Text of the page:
As Lyons states in the interview, the trade-paperback rate from Night Shade was higher, but the breakpoints were high enough that I would expect few authors to ever actually escalate beyond the initial rate of 8%.  So Night Shade was paying about ½% more on the starting rate than many publishers.  Okay.  Got that.

Additionally, Night Shade was paying about 5% more on eBooks than many publishers, but certainly not all, as some pay 50%.  And Mike Stackpole stated in his blog post on this deal that he was getting 50%.  But should that break the bank?  I would say no, since the costs associated with doing eBook editions are quite low if you are also producing a print edition.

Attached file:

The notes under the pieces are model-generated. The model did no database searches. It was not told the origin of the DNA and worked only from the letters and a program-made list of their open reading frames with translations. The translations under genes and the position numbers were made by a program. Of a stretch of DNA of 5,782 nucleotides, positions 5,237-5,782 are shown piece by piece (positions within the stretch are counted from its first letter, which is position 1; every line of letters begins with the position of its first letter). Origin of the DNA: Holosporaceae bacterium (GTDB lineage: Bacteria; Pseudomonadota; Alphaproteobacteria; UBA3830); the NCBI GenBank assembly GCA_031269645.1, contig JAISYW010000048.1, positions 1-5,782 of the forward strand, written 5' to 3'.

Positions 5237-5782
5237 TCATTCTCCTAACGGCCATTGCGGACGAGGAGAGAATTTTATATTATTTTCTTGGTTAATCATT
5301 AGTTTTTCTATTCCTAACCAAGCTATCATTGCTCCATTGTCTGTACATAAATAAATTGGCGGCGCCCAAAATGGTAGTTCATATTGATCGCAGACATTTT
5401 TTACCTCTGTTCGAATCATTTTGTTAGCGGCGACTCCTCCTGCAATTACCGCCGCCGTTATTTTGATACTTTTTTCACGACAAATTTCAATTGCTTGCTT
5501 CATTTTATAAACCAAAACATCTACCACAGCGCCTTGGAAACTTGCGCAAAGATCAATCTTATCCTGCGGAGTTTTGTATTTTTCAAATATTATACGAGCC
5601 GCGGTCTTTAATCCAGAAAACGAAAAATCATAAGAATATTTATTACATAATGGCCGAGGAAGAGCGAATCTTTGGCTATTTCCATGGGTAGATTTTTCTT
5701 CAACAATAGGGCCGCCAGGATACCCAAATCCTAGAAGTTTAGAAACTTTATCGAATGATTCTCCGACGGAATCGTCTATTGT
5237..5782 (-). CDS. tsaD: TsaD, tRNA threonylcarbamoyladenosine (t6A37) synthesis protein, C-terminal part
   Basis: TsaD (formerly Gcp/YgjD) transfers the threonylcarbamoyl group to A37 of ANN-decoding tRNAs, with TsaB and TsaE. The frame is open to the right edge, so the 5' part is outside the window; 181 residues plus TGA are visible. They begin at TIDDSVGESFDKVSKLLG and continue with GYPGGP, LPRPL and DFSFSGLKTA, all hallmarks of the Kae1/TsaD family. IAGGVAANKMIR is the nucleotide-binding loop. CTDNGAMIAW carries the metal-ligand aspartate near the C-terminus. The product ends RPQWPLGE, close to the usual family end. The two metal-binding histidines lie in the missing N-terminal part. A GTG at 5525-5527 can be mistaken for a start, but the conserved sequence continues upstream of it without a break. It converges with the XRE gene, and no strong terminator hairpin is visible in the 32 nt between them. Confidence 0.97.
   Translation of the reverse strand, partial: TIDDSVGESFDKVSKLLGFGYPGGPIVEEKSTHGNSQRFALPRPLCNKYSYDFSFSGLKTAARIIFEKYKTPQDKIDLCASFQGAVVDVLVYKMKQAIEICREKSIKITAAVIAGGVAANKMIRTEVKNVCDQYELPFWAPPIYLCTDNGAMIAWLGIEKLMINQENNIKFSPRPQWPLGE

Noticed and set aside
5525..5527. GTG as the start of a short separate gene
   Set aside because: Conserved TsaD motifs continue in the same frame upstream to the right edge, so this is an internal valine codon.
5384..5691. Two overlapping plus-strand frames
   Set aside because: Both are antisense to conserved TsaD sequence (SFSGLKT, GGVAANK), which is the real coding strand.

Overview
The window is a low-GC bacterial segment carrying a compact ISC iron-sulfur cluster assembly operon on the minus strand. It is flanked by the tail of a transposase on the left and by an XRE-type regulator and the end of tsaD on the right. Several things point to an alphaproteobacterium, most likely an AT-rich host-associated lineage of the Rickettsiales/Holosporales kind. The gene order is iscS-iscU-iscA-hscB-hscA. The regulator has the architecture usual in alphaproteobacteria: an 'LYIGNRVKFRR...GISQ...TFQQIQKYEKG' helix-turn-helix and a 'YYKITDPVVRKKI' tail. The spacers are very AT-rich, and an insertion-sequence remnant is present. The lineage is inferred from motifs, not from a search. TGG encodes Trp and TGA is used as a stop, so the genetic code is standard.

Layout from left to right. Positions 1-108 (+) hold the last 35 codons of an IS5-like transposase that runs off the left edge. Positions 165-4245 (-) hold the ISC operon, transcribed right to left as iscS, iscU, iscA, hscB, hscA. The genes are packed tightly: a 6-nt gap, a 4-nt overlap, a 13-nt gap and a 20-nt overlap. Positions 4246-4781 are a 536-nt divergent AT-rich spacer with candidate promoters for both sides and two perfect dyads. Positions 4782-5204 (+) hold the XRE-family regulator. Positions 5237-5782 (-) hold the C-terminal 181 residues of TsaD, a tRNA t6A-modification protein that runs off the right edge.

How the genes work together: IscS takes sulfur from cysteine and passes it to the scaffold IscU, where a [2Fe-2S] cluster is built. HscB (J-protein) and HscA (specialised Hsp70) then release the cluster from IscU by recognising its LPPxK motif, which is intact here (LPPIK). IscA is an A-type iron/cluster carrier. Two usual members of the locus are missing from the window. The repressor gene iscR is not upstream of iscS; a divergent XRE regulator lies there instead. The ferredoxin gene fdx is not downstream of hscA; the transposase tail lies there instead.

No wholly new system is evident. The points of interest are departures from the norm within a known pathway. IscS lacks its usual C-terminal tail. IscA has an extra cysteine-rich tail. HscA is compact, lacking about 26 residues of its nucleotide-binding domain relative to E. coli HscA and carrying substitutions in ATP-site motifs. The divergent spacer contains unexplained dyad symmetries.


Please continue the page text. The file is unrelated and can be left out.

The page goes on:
So what broke the house?  Lyons, in this article, claims that Night Shade was losing 25% a year, which clearly is not a level of losses any publisher can sustain, and that comment raises the question, How did they last as long as they did?

I imagine the owners might have invested quite a bit of their personal money in the company, but I can only imagine.  Because one thing that has not been discussed by either the owners of Night Shade or Skyhorse is hard numbers.  How much does Night Shade owe authors?  How much does it owe printers?  How much does it owe other creditors?  And how much does it owe its owners?  These numbers are pretty relevant if you want to convince a bunch of authors to take a lower royalty and give up new rights.

The offer from Lyons requires authors to accept 10% of net as a rate on all copies sold, other than eBooks, which would be at 25% of net.